In 1996, SCI-LINK
in the College of Education at NC State University, offered its first
workshops focusing on Geographic Information Systems (GIS). These workshops
aimed to support individuals in the use of environmental data to solve
problems, using technology and new scientific findings. Workshop participants
have introduced these concepts to students in their classrooms grades
5-12, as well as museums, nature centers, and other non-formal locations.
Over the past five years, in
order to reach educators across North Carolina, and to overcome perceived
barriers to introducing this more complex technology tool, a conceptual
model was developed in 2000 entitled the 5-Step Leadership Model (Stubbs,
2000). Hagevik, utilizing SCI-LINK publications and the GIS workshops,
developed a curriculum, MOSS
(Mapping Our School Site and (Step II of the 5-Step Model) that has spawned
a number of individual projects. Four projects are mentioned as exemplary
cases of what can happen in formal and non-formal settings.
DeeDee, Rita and Kris identify trees using field
GIS Leadership Development Model.
The GIS Leadership Model is
a graduated program composed of a five-step
series of workshops and projects. After completing the five steps,
educators engage in a leadership component that enables them to become
mentors and workshop instructors for other teachers. In their teaching,
educators demonstrate increased learning and application of geographic
information systems. A brief overview of each workshop follows, indicating
the focus and software used. Each workshop focuses on a specific area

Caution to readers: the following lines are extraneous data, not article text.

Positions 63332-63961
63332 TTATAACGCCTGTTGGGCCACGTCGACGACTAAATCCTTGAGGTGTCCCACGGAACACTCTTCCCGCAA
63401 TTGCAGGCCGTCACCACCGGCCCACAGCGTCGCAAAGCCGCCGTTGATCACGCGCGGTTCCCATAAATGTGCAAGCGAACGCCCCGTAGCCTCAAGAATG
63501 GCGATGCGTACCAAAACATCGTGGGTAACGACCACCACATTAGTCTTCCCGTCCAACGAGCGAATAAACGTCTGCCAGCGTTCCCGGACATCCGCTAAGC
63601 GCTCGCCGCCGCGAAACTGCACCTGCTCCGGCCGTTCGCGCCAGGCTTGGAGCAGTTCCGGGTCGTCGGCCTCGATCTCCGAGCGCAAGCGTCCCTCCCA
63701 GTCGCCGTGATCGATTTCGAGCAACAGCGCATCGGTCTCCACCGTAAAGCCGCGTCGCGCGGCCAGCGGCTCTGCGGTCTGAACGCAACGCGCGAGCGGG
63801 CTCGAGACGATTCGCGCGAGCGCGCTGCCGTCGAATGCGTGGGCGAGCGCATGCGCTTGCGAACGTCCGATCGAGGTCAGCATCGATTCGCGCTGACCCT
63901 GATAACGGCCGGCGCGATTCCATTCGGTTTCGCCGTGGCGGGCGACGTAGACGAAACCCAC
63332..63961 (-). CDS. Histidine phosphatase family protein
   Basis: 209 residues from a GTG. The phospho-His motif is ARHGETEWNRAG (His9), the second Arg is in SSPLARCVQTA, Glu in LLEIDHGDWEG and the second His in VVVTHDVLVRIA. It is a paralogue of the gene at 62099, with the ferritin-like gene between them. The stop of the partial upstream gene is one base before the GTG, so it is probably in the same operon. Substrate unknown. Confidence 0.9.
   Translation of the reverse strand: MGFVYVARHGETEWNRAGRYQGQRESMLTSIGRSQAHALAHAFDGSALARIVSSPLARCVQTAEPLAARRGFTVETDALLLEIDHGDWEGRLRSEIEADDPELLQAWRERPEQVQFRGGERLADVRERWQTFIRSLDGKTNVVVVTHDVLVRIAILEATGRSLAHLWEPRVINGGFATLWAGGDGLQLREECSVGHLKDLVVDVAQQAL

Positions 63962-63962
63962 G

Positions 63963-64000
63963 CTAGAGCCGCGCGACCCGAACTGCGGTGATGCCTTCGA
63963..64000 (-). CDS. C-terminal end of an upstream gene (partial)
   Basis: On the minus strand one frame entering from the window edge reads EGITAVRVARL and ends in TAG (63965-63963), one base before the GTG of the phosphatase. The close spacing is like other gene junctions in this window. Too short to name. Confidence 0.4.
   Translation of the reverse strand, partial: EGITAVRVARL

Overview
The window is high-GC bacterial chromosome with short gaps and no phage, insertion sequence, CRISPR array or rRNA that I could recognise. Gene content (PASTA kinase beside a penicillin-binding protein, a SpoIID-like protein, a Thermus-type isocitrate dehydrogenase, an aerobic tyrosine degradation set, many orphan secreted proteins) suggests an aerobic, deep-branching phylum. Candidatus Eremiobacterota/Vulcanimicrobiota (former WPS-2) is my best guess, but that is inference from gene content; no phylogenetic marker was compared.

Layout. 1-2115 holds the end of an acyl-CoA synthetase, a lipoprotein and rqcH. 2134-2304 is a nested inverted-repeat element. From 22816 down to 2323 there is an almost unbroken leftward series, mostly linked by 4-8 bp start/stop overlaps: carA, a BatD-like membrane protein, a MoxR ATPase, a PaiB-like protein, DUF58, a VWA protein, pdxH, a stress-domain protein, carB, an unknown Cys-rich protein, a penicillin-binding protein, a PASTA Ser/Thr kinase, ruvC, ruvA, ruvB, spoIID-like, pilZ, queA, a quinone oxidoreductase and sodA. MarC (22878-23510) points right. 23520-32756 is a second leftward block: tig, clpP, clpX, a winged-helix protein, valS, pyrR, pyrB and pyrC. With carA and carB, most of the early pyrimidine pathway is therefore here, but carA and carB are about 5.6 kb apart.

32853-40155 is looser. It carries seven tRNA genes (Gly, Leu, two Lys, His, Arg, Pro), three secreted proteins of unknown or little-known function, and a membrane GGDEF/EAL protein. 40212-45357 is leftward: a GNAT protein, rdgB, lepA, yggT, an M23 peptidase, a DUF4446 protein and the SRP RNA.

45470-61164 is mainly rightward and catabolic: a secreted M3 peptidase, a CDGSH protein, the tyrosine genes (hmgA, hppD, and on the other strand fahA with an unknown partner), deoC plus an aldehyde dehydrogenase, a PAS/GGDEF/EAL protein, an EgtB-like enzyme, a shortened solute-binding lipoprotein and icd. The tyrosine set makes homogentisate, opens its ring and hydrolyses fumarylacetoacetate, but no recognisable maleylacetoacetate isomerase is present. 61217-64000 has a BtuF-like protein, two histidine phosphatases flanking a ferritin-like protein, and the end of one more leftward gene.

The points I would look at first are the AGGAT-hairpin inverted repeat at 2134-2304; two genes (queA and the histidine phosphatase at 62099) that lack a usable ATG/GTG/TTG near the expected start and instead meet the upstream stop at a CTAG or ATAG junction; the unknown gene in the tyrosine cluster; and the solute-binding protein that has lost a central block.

of the environment and includes presentations by scientists, information
and GIS professionals, emphasizing
educational applications. In addition, management and pedagogy related
to the implementation and integration of science, mathematics, and technology
into instruction are addressed. These workshops are NOT just learning
software programs. These workshops ARE about gaining specific knowledge
using technology applications as tools for further analysis, understanding,
and learning. For example, workshops in the first three years focused
on the environmental topic of hazardous waste. Workshops in the last two
years have furthered knowledge of non-point source pollution, or polluted
run-off – problems of water pollution.
Observing and collecting data on
of the 5-Step GIS Leadership Model
All workshops focus on an
environmental topic. Topics of past workshops include hazardous waste,
river basins, watersheds, health issues, and polluted run-off.
||Introduction to maps,
spatial thinking, and learning about an environmental problem.
||Mapping a specific site,
monitoring components and parameters of this environment (plants,
temperature, animals, cover, water and run-off, and non-living components
such as soil and air).
[Mapping Our School Site], GPS,
GLOBE protocols, CityGreen,
devices, ArcView 3.x
||Community focus, field
trips to compare various environmental factors at different locations.
Individual project developed.
||Beginning GIS using ArcView
||Individual project developed
by each educator augmented with an APlan, a document that reflects
the participant’s integrated response to and use of all components
in the GIS program in his/her educational setting.
||Advanced GIS using
||Each educator is responsible
for developing his/her individual project. Three days are spent in
the classroom (two days with supervision by graduate students) and
one day with subject matter experts. Two days are spent in the community,
contacting cooperators and specific partners for each project, following
the design of the APlan. Completed project plans submitted for review.